robertmw at MINDSPRING.COM
Wed Dec 10 16:29:00 PST 1997
Mark Scarberry wrote:
>Suppose that during the late 1700's a creche was placed in Independence Hall
>each December. A desire on the part of the state to recreate the
>Hall scene with historical accuracy could constitute a secular purpose for
>allowing the creche now in 1997 and not allowing other displays. Would a
>disclaimer (that the state doesn't endorse Christianity but is simply
>recreating a historical venue) be necessary to avoid an Estab. Clause
>violation? Would a disclaimer be sufficient?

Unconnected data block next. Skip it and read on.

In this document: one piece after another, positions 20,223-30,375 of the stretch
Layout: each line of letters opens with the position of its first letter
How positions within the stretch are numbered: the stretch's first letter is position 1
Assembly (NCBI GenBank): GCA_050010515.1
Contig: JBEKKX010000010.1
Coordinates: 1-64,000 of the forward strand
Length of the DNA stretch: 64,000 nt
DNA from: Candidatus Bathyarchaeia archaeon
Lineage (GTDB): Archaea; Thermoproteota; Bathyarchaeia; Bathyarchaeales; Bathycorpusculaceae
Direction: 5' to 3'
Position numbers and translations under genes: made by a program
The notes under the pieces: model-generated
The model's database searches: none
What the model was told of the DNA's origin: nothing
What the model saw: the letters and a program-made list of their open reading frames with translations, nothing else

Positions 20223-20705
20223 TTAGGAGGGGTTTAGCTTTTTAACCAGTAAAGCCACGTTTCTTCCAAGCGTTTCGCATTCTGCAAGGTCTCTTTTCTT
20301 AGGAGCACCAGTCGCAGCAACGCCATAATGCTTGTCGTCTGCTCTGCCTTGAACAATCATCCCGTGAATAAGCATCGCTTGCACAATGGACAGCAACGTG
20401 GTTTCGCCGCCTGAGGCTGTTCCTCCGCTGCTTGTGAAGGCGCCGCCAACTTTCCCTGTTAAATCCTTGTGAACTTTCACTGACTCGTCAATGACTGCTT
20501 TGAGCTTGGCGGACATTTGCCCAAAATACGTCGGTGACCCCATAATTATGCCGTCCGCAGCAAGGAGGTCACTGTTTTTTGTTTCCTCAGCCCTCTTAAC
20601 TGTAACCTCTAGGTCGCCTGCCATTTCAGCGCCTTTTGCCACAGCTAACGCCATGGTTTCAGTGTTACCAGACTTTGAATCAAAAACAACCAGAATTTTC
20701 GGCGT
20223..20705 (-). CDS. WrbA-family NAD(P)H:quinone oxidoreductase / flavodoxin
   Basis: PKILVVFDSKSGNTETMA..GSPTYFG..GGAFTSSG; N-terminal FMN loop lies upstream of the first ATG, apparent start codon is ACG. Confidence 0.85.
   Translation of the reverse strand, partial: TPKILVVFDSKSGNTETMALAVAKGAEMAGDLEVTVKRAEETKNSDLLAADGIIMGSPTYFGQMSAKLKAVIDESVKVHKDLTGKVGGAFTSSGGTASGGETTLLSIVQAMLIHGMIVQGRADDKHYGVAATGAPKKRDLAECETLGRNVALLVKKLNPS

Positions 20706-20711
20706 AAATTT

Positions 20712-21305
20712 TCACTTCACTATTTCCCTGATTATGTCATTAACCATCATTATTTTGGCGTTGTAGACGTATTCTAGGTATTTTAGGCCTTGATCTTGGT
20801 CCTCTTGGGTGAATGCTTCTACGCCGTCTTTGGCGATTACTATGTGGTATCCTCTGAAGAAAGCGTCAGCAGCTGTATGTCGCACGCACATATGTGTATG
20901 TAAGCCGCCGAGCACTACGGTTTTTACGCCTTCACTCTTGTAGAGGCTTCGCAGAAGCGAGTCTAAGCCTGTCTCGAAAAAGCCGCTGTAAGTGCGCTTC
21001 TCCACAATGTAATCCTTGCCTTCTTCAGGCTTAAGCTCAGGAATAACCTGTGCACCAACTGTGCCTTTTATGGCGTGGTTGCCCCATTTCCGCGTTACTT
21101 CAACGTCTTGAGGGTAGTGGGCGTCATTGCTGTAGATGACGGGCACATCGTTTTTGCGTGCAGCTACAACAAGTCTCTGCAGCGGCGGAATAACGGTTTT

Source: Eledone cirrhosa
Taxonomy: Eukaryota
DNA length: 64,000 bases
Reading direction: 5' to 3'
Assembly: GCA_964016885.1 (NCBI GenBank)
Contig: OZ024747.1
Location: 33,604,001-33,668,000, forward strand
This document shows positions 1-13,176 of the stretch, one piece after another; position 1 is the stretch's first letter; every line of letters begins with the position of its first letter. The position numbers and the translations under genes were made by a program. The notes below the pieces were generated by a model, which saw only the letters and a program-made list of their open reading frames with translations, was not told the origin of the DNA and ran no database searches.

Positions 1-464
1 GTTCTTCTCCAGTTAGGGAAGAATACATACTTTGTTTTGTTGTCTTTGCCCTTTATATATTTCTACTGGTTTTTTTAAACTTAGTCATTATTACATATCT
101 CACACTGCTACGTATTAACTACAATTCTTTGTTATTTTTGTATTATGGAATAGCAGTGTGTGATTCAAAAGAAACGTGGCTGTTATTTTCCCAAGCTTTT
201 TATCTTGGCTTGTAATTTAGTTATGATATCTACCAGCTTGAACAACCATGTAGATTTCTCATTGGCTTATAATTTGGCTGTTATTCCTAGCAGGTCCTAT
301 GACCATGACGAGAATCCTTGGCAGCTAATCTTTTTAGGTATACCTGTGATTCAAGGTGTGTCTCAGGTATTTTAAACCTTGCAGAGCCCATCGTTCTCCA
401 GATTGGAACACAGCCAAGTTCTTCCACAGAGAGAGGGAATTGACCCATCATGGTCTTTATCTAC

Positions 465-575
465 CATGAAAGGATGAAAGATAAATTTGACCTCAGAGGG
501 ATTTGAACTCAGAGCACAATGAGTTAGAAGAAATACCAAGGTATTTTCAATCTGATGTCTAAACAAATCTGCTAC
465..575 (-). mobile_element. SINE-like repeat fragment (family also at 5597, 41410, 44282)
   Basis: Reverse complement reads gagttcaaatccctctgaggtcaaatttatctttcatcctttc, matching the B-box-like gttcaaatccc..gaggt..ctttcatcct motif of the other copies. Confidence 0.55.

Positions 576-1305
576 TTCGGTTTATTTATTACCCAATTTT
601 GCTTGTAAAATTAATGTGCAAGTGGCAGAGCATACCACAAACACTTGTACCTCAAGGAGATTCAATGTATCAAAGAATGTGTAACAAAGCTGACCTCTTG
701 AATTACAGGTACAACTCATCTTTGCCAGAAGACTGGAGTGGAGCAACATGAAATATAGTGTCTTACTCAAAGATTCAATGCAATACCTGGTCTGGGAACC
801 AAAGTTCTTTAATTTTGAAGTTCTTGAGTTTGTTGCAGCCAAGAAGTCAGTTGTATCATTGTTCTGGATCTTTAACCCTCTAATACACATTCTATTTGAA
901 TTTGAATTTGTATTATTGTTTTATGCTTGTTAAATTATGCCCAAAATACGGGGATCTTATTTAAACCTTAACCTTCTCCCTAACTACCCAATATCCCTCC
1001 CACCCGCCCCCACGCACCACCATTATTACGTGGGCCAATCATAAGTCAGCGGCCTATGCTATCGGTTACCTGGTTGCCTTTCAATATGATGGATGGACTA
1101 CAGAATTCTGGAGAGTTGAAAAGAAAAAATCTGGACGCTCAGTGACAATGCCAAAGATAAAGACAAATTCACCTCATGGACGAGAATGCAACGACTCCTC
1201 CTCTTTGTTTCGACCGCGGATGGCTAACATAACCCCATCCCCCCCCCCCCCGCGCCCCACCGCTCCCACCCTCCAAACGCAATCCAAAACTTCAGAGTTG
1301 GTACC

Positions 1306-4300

In view of Lynch v. Donnelly, 465 U.S. 668 (1984), a desire to recreate the
history of the building, even without a full-blown disclaimer, would
probably survive constitutional scrutiny.
The hypothetical does add an interesting wrinkle: what was the original
intent in the 1700's of the creche? Presumably it was purely religious and
would not survive the purpose prong of _Lemon_. Absent the avowed recent
secular purpose -- historical reenactment -- it would suggest a non-secular
purpose that would make it more subject to attack if all the town were
doing was reviving an ancient practice.
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Rob Weinberg, Montgomery, AL
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